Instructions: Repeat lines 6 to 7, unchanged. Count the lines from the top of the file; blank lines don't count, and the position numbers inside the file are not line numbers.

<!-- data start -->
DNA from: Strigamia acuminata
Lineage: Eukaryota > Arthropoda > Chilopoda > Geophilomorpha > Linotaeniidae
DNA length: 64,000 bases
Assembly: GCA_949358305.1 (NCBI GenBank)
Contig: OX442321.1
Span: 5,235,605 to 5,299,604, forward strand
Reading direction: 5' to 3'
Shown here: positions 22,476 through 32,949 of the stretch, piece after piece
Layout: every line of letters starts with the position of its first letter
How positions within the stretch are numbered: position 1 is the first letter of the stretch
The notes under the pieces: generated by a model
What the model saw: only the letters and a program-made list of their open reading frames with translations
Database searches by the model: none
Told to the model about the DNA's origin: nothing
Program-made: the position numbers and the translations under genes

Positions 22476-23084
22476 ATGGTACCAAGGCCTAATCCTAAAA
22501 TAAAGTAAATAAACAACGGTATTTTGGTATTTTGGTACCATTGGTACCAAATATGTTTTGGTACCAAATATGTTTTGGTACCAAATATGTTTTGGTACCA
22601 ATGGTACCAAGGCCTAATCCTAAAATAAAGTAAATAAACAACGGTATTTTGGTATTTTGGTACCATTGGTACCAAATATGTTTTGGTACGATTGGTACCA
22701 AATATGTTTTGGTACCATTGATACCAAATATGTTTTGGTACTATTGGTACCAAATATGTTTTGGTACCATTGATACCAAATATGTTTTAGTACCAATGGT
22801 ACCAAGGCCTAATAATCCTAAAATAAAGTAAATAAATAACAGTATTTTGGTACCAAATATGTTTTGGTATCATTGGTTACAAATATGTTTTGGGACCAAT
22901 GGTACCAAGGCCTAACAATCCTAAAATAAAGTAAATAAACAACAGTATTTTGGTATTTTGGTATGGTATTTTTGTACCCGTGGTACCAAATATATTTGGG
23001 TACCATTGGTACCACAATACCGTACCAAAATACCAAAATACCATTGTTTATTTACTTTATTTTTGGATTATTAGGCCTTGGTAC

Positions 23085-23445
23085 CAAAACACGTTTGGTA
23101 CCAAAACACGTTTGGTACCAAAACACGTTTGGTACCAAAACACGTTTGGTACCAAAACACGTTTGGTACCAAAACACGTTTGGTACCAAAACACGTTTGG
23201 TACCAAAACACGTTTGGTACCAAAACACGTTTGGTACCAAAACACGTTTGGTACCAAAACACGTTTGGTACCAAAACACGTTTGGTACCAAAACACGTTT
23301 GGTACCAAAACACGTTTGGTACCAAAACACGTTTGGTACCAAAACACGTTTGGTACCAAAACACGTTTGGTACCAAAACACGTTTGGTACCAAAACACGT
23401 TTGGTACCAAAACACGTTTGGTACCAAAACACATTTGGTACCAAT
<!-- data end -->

Span: 5,235,605 to 5,299,604, forward strand
Reading direction: 5' to 3'